He could see something unique in his eldest son. Ross Pospisil, now a senior linebacker at the U.S. Naval Academy who is preparing for the final game of an impressive four-year career, had plenty of typical boyish vigor, but there was something else. He also possessed a precocious tenderness. Ross loved to serve others.
During Ross's junior year at Temple High School in Temple, Texas, he noticed a table of kids who sat by themselves at lunch. In the often harsh world of high school pecking orders, this group of misfits had fallen through the cracks.
Crossing racial and social lines, Ross decided to eat lunch with them. At first, it took the group by surprise. Ross was a popular two-sport athlete and a member of the National Honor Society. What was he doing at their table? Ross's friends wondered the same thing. It didn't matter. He ate at their table every day for an entire semester.
One Saturday, Ross received a phone call at home. It was the outcasts. They invited Ross to join them at one of their hangouts, a local pool hall. Scott and his wife Linda looked at each other. "Yep, he's in," they said.
On the last day of the semester, Ross shared the Gospel with the entire table.
"Ross has gone far beyond what I've ever done," said Scott, a longtime pastor. "When he was in high school, he was an exceptional kid all the way through. Even as a youngster, he had a toughness but also a compassion about him. I knew he was special and that God had special plans for him, but what God has done through him at the Naval Academy, it's just a testament of God's grace."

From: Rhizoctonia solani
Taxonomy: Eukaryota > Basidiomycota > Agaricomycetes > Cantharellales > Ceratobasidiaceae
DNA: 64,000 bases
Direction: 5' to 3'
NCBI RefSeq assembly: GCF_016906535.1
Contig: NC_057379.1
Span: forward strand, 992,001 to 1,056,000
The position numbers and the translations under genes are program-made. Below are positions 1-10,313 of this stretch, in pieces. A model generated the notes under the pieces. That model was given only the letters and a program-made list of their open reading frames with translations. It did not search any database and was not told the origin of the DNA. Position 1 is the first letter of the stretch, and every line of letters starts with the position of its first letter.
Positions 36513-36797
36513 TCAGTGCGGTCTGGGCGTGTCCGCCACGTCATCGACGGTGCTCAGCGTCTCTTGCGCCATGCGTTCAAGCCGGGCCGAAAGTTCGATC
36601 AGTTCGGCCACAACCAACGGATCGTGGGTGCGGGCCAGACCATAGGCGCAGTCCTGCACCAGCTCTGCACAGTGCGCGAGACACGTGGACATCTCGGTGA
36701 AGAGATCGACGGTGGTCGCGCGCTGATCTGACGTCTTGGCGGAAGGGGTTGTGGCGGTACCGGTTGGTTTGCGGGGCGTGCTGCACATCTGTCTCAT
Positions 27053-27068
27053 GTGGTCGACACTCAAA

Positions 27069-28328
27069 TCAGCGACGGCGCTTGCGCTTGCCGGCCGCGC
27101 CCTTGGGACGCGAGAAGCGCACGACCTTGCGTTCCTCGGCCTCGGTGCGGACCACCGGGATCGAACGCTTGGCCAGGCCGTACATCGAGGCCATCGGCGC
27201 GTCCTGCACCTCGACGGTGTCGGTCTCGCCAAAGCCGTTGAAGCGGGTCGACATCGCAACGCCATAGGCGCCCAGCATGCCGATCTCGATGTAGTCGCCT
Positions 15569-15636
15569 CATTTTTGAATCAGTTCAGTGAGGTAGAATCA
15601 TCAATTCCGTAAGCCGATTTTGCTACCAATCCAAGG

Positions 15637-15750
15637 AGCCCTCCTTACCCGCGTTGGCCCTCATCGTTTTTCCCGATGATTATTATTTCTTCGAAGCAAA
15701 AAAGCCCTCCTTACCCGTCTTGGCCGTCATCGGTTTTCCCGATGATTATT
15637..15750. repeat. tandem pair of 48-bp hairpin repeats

Navy's defensive team captain, Pospisil is nearing the end of a fantastic football career. During his three years playing for Navy, he has led the team in tackles the last two seasons and helped the Midshipmen (9-4) extend their school-record stretch of Commander-in-Chief Trophies (awarded to the team with the best record between the service academies) and bowl berths to seven apiece. He also has enjoyed two wins over Notre Dame, both in South Bend. On New Year's Eve, Navy faces Missouri (8-4) in the Texas Bowl in Houston.
But Pospisil's legacy at the venerable service academy in Annapolis, Md., goes far beyond wins, losses and defensive statistics. He is a servant-leader poster child not only for the Brigade of Midshipmen but also for his deep Christian faith.
"He leads by example," said Navy head coach Ken Niumatalolo. "Not that he's a quiet leader, but he's not yelling at players. He's leading by encouragement. It's hard not to do it because he's the first guy doing it. Guys look at one of best players on the team and the team captain and see that he works harder than anyone on the team, so it's hard not to follow. He's a man of great spiritual strength. Off the field, he does charitable work without any coercion. It's the whole person."